Rarely in the adult world, once people have settled into their 'stations' do people have a real chance to mingle. There's public high school where everybody except the prep school kids are lumped together, and then the divide grows in a huge way when some kids go to college and some don't. The divides continue when some go to elite colleges and some to community. The branch system representing all of the divides is vast. A little later, people get professional jobs and from there on out, for the most part, they end up sticking with 'like' folks. Their friends and colleagues fall into a similar income bracket, share political beliefs, and probably share spiritual beliefs as well. At this point, high school is so far away (and we know that high school isn't exactly a melting pot anyway) that these people don't remember spending time with people who weren't like them.
It is unlikely that these people will have situations in their life going forward that present them with intellectual or lifestyle challenges unless they have children who end up pursuing a very different type of life.
If conscription became a part of our culture, it could make a hugely positive impact on our citizens' morale, sense of community, and patriotism. Imagine if everybody leaving high school had to do two years in the military based on career goals, interests, and physical ability? I'm not suggesting people go fight necessarily (although we always know that's a risk), because I think most of the people volunteering are volunteering to fight and that there would be a way to keep people out of warzones who don't want to be there. Would you want to fight next to somebody who was wishing for a desk?
This sort of scenario would force people from all walks of life to cooperate with, learn from, and support each other. Yes, people from all walks of life are currently volunteering to be in the military, but the majority is folks who believe it is their one ticket either into a career that would provide support for an entire family, or to get school paid for.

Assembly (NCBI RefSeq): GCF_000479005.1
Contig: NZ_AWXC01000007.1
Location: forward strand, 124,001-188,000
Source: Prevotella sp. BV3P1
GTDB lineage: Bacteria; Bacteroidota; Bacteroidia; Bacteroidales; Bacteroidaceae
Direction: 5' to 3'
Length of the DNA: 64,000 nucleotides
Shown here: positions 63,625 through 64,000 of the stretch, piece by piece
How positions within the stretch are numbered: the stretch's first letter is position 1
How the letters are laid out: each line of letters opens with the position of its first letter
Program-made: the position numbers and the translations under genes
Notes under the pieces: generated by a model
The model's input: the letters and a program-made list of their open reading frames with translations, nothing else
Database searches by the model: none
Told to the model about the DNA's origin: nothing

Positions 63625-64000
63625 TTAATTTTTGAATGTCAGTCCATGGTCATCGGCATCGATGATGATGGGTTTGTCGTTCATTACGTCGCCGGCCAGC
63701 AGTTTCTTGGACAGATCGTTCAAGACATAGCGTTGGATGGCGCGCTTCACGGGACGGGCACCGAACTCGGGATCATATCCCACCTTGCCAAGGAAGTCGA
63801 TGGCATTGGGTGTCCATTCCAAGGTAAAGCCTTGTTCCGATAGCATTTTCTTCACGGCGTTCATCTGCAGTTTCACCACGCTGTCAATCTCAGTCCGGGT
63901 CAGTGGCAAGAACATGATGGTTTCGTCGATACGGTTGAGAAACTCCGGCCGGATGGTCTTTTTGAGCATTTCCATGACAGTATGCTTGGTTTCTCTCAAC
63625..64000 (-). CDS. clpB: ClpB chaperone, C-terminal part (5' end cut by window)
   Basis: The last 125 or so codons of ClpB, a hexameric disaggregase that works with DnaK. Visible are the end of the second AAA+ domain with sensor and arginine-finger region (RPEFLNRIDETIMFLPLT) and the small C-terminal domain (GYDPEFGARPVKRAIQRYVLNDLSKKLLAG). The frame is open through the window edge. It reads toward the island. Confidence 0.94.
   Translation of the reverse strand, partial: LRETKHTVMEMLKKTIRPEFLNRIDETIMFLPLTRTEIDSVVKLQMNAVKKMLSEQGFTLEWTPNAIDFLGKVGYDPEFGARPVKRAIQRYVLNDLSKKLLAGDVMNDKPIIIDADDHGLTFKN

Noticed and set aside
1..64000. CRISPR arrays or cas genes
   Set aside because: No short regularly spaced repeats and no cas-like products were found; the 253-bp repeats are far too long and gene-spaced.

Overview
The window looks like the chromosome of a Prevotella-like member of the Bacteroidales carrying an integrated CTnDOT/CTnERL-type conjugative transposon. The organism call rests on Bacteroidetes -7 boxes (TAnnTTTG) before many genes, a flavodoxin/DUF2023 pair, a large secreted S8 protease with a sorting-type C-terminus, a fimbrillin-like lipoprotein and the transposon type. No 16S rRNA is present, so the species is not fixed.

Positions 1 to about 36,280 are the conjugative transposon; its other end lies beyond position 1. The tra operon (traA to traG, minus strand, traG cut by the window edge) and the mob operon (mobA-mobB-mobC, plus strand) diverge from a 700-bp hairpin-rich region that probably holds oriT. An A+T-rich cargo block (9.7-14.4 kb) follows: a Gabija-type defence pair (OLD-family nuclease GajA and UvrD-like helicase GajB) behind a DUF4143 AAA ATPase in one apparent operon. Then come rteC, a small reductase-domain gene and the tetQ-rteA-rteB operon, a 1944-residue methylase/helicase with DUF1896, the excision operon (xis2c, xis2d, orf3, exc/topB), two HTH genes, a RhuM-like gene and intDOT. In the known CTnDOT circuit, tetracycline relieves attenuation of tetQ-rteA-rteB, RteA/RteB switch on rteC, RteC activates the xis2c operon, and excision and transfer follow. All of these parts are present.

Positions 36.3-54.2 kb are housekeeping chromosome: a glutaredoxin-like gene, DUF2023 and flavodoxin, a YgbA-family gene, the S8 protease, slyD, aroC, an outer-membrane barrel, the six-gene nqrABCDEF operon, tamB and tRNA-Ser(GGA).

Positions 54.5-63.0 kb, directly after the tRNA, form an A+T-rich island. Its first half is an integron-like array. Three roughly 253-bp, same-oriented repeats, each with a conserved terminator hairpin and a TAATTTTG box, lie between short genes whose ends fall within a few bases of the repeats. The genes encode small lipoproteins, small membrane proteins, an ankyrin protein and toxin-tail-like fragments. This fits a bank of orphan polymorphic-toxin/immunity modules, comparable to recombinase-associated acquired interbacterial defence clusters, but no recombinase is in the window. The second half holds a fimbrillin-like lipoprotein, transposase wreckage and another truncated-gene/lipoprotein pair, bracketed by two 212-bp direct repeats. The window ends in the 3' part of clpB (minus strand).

On page four, Marcus writes quotes Representative Rangel, who says, "I want to show that everybody has some skin in this game," and talks about how decisions about going to war might be less 'rash' if the children of congresspeople rather than just nameless faces are out there fighting for the country.
Before I decided to transfer from my community college to a 4-year liberal arts, I considered joining the army. I met with recruiters and even took the ASVAB. I wanted to become a linguist and it looked like, with my scores, I could do just about anything. That's the first time I heard that. I had been working full time for much of high school and definitely during the two years I spent at Comm Coll., and it felt like I'd be stuck in that cycle forever with no promise of a secure future, and no $$ to get an undergrad degree without incurring loads of debt. I didn't even really understand how the loan system worked. The whole thing was so intimidating that somehow I convinced myself that the Army seemed somehow less scary.
I decided to do it, and then I randomly came into contact with a woman in her 40's who was ex military. She implored me not to go. She said, as a woman, things could and would happen to me. She told me I was too independent and they like to crush that there. The way they crush women will crush you, she told me. I had already had unfortunate experiences like the ones she alluded to and ultimately decided that although I was willing to risk my life, I wasn't willing to risk that. Things are able to happen because there just aren't any women around. The majority of people who serve are white males. Check out THIS CHART to see the numbers for yourself.
But imagine if everybody had to serve. We would have to trust people we wouldn't normally be exposed to. Imagine how this might make us a more accepting and understanding people in our adult lives. Just imagine.
I'm not saying yes to a draft, but I'm also not saying no.